There are lots of people with lots of money to make (or other big advantages) out of accurate weather forecasts -- DoD, farmers, Vegas (sports books), NASA (), .... As might be expected when there's money to be made, many things have been, and are being, tried, including neural networks. See https://digitalcommons.georgiasouthern.edu/cgi/viewcontent.cgi?article=1031&context=etd for instance. There's definitely more data to work with downwind, and the east coast of the US is somewhat less subject to chaos than the mountain west (where a few degrees of wind direction variation can cause huge changes to weather) anyway, but there are quite a few moored weather stations at sea as well, since, again, there's money in this:https://www.pmel.noaa.gov/ocs/ . From the evidence available to me, this is just a hard problem.
  14. Doug Sundseth

    Getting to Know Each Other, October 2018

    Galaxy Note 3 Various Kindle Fire tablets A laptop that was fairly high end when I bought it a few years ago, so it's only now starting to show its age. Nikon D810 Work computer that I don't have to manage so don't really track Other random things that include computers like microwave oven, car, .... Do you like that Pixel? As might be suspected from my using a Note 3, I'm in the market for a new phone but hesitant to spend the price that they would like me to spend.
  15. Doug Sundseth

    Randomness XIV: THE FLOOR IS LAVA!

    I have a good friend that works for NOAA/UCAR. He has told me that the meteorologists there will readily admit that any forecast beyond 3 days is mostly a guess, based on a combination of average weather and current trends. But there's a demand for a 10 day forecast, so there's a 10-day forecast.
  16. Doug Sundseth

    Randomness XIV: THE FLOOR IS LAVA!

    It's a deep, deep hole. I don't always agree with his advice. But since he's a much better painter than I am, I have to work to justify my disagreements, which is interesting in its own way.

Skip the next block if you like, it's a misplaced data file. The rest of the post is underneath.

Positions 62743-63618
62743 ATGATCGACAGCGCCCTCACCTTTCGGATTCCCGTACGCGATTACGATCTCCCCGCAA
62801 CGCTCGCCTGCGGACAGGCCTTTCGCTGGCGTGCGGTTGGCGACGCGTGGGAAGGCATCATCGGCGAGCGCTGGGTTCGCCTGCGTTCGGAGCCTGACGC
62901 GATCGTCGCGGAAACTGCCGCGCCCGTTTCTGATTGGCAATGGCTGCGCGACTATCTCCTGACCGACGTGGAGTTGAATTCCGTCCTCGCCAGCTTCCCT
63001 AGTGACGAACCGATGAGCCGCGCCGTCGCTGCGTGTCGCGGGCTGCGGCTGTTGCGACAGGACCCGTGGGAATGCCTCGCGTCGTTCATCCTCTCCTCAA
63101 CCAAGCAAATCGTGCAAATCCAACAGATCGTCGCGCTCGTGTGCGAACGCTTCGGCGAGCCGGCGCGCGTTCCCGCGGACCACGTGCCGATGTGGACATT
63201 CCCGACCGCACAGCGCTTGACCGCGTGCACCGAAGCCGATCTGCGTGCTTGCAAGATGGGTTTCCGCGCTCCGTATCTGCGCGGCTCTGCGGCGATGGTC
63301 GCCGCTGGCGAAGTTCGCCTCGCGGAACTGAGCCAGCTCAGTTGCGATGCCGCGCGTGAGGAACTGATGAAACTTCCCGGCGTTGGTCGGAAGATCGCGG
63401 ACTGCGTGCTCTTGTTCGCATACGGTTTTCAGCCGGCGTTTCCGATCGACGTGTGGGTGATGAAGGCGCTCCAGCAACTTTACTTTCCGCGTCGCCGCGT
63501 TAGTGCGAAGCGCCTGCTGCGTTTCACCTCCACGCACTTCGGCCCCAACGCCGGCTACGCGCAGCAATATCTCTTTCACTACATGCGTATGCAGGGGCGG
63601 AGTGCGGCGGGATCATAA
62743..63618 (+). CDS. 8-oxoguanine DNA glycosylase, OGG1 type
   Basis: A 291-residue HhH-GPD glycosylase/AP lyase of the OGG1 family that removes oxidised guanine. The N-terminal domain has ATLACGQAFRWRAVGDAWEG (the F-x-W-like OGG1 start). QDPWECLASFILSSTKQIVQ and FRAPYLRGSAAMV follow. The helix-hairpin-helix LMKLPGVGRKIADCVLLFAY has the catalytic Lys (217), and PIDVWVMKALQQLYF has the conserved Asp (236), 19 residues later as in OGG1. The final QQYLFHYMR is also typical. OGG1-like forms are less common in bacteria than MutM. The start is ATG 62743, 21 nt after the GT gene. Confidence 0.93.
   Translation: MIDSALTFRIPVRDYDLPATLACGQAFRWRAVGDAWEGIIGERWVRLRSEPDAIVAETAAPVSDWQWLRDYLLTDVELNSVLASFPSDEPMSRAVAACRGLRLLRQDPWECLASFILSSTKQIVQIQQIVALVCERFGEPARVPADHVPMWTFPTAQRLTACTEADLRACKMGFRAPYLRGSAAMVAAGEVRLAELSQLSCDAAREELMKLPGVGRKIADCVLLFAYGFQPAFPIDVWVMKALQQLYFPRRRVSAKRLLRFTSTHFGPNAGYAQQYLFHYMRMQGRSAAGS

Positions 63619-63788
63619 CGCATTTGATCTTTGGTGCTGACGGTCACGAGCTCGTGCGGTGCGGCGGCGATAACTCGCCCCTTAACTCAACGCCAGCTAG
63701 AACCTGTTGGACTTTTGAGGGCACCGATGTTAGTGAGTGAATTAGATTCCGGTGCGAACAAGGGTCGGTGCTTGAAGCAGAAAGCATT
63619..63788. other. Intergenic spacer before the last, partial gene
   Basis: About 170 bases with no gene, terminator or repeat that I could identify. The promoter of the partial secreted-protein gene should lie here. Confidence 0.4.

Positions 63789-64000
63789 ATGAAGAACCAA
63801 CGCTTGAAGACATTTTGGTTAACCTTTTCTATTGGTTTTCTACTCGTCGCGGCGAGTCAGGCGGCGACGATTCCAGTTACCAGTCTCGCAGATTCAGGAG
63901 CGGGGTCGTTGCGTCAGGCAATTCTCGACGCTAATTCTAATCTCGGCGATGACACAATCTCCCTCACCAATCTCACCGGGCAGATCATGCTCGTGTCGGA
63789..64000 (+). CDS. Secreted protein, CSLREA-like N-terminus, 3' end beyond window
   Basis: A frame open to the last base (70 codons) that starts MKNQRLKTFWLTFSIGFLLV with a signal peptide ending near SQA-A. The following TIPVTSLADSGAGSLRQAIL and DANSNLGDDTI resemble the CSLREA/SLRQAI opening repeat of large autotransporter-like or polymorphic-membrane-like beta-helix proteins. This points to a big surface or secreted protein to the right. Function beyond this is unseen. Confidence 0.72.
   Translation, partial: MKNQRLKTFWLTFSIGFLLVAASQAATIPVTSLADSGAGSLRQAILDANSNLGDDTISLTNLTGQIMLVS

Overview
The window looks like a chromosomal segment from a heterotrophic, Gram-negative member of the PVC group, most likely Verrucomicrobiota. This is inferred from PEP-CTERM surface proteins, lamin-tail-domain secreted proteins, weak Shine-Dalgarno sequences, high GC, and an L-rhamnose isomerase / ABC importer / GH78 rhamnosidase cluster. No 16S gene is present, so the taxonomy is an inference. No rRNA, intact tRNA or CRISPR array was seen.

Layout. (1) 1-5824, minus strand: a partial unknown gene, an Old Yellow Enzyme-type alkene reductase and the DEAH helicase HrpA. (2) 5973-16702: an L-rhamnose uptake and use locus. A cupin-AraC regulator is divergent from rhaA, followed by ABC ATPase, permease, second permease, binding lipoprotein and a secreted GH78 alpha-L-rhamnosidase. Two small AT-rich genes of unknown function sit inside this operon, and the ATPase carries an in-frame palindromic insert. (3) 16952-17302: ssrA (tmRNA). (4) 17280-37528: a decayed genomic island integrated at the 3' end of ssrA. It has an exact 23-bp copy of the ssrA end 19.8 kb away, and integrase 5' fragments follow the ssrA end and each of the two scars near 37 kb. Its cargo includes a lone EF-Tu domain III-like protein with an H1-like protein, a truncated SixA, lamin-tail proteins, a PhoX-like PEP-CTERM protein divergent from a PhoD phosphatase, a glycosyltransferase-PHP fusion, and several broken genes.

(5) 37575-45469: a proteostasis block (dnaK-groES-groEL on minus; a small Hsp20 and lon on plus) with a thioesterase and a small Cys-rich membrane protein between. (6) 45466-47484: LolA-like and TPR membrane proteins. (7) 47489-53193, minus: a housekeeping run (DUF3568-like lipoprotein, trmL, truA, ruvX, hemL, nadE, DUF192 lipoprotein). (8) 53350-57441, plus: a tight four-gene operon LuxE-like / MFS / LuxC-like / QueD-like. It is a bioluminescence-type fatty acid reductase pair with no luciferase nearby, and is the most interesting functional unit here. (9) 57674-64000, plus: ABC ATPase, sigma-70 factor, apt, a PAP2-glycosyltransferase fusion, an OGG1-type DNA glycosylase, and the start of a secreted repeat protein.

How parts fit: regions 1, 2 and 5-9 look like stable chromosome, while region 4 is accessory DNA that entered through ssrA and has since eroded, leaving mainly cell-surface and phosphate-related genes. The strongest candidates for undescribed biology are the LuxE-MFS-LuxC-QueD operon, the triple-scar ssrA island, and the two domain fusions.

17. Doug Sundseth

    Getting to Know Each Other, October 2018

    40+ years of RPGs and 30+ years of CRPGs make that essentially impossible to determine, so here's the one that came to mind: Champions game, our group of tawdry juvenile intrepid heroes is called to a bank robbery. The villain's main power is strength transfer. So as time goes on, he gets stronger and stronger as we get weaker and weaker. Nasty. But, Champs being Champs and me being me, I just had to build a character (on a reasonable points budget) that would be way, way, worse. What I came up with was a character who used Speed (number of actions per turn) and Dexterity (sort of basic AC and BAB, if you're a Pathfinder player) transfer, built as an area attack. The concept is to start by buying a ticket to a concert or sporting event, then terrorize the entire city because you're moving orders of magnitude faster than anyone else possibly can. (There are some details to how to accomplish the build that are probably beyond this thread.) NB: I never ran the character, either as a PC or NPC. He was just an exercise in rules manipulation. If you're GMing Champions, you had better have a firm grasp on how the rules work, because exploits are manifold and varied. If you have that grasp, I think it's the best system out there, but it's tricky to run well. And it requires players who can self-moderate, at least somewhat.
  18. Doug Sundseth

    Randomness XIV: THE FLOOR IS LAVA!

    Purple state with some pretty high-profile elections, not just national but on the state level. It's worse, because my son hasn't registered for a party, so we've been getting both sides on every office and issue. Hint: Register with a party, any party. Party registrations (at least here) are public record and all the campaigns pull those records looking for fresh meat possible converts unconvinced new votes. Your registration doesn't obligate you to anything, but it cuts down on the mail, unsolicited phone calls, and door-to-door canvassers. Unless you're looking for somebody to talk to, I guess.
  19. Doug Sundseth

    Randomness XIV: THE FLOOR IS LAVA!

    I've become irritated enough that I'm now giving pollsters all the barrels: Ask them why I should answer their question. Debate with them why their reasons are BS. Ask who is paying for the push poll (they won't answer). ETA: Ask them why I should answer their questions if they won't answer mine. Ask to talk to a supervisor and threaten them with a harassment lawsuit. And now I really want to do this: "Carnivore Carrots™" Hmm, I think cut (rather than ground) pork might be a better starting texture, though.